The City of Riverside is shown below with a 3D model of a substation. The substation is part of a citywide 3D landscape that was authored in ArcGlobe and published as an ArcGIS Server globe service. Also shown is part of the street scene, showing some of the 3D objects (trees, cars, poles) from the ArcGlobe 3D library, as well as several buildings designed using Sketchup.
Utility assets such as hydrants, poles, pipes, valves, and others can be linked to files like geo-tagged photos shown below. These linked and integrated documents can includes videos, diagrams, work orders, and other files.
A geoprocessing tool was authored that performs network tracing on the electrical network based on a trouble call location, identifying upstream and downstream infrastructure and devices that may be affected.
The ESRI Developer Summit is just days away and we are very excited to visit with you in person and learn about your ArcGIS Server projects. Many of us will be presenting technical sessions throughout the conference, but a good place to catch us all together is in the ESRI Showcase area during the “Meet the Development Teams” event. This is a time for us to informally mingle and hear about your experiences with ArcGIS Server. It’s a great time to ask questions because we can easily introduce you to the team members whose expertise matches your area of interest.
You can meet these ArcGIS Server-related teams at the following times:
- ArcGIS Mobile: Tuesday, March 18, 1:30 PM
- ArcGIS Server .NET: Wednesday, March 19, 11:30 AM
- ArcGIS Explorer: Wednesday, March 19, 2:30 PM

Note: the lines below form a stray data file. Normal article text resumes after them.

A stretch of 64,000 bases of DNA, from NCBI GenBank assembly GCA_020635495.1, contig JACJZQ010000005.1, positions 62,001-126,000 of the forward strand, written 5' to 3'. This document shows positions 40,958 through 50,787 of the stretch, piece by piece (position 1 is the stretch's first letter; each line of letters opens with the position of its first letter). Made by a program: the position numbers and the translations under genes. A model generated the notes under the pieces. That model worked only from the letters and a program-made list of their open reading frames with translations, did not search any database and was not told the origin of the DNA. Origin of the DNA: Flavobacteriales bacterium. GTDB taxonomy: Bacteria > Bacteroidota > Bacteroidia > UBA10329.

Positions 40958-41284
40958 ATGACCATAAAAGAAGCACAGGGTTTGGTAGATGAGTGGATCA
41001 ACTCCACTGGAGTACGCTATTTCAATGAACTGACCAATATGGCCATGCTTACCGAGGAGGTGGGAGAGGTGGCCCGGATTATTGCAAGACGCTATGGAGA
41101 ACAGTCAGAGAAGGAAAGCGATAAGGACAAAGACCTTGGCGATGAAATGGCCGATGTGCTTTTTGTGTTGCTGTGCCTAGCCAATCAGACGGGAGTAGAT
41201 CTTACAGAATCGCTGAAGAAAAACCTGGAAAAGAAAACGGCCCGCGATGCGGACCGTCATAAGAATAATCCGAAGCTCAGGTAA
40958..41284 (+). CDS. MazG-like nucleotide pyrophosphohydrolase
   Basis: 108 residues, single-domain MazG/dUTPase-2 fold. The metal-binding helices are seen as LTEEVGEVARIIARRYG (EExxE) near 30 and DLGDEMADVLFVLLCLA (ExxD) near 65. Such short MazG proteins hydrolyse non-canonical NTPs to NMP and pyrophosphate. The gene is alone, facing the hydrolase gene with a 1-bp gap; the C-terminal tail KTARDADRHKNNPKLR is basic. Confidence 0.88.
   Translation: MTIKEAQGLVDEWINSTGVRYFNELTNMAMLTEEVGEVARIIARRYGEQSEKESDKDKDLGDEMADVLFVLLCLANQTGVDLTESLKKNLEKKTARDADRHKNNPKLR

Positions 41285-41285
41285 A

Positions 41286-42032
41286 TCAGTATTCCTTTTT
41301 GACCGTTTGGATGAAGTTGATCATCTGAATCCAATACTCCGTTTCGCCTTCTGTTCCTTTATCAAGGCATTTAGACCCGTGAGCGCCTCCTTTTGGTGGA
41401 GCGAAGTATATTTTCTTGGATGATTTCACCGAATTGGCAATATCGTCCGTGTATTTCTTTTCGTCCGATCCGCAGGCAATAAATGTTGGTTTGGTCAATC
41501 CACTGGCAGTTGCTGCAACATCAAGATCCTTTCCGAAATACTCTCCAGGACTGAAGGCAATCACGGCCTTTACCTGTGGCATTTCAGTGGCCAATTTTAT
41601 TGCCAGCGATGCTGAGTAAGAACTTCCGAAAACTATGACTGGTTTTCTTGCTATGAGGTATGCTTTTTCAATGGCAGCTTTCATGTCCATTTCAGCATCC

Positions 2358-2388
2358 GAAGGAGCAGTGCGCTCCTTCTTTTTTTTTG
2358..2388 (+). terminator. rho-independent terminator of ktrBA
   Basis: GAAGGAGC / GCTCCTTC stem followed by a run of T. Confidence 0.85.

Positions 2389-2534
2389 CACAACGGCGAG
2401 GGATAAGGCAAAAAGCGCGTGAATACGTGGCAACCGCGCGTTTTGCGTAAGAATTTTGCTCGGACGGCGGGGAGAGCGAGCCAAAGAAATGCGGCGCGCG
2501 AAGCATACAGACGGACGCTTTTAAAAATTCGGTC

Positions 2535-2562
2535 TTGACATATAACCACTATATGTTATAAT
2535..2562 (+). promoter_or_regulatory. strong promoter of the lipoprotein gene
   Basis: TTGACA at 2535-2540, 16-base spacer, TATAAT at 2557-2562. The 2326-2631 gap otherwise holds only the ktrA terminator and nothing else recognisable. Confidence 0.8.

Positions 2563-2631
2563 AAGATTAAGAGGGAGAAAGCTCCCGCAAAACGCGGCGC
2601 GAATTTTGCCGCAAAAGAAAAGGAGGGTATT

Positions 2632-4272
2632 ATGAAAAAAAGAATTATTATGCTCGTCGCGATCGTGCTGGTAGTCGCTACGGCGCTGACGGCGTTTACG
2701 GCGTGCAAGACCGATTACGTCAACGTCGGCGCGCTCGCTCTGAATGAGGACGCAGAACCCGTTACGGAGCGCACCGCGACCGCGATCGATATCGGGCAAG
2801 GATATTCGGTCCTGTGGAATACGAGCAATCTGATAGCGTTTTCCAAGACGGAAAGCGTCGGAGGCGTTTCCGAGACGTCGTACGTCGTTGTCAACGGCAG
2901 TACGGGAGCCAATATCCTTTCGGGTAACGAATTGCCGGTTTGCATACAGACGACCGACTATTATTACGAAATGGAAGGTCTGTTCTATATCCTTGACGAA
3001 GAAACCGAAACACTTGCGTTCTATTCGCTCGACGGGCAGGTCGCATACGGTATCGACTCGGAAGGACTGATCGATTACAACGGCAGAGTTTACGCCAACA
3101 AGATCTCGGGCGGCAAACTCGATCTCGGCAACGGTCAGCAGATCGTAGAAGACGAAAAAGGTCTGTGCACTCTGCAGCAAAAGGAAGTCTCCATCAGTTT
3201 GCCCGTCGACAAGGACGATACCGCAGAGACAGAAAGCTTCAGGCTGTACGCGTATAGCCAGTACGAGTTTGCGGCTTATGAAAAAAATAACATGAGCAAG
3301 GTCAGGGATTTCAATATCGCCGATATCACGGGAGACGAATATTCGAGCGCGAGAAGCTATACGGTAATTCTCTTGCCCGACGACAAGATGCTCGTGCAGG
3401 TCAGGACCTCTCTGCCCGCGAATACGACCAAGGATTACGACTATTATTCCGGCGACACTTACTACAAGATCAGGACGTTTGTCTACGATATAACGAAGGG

- ArcGIS Server Java: Wednesday, March 19, 3:30 PM
A few of you have reported to us that all of a sudden your mobile service will just stop responding, and that even ping’ing the wsdl will not yield a result. However in each case, no one has been able to isolate a set of steps that would consistently reproduce the issue. It would simply stop working after a week, sometimes after two weeks and the only way to recover was to restart IIS!
Well we are fairly confident that we have isolated the problem. In all reported cases so far, services are alive and running strong.
The links below detail the cause of the issue and how you can work around it:
Windows Server 2003 http://support.esri.com/index.cfm?fa=knowledgebase.techarticles.articleShow&d=32620
Windows XP http://support.esri.com/index.cfm?fa=knowledgebase.techArticles.articleShow&d=32622
If you are experiencing problems with your mobile service – we want to hear about it! Contact your support representative or reply to this blog posting directly! Thank you for your patience and continued support!
By Aileen Buckley, Mapping Center Lead
We recently received a question about legends on Ask a Cartographer, so I thought we should post a blog describing some of the cartographic guidelines for legends that may help you make decisions about their design. Here are some tips — first related to page titles and legend titles, then some that are more general, and finally related to grouping items in legends: Continue reading
By Aileen Buckley, Mapping Center Lead
Recently we were asked if there are any cartographic standards for inset maps. Here are a few guidelines:
First, consider why the inset map is needed. Inset maps are sometimes used to show related themes of data at smaller scales, for example: Continue reading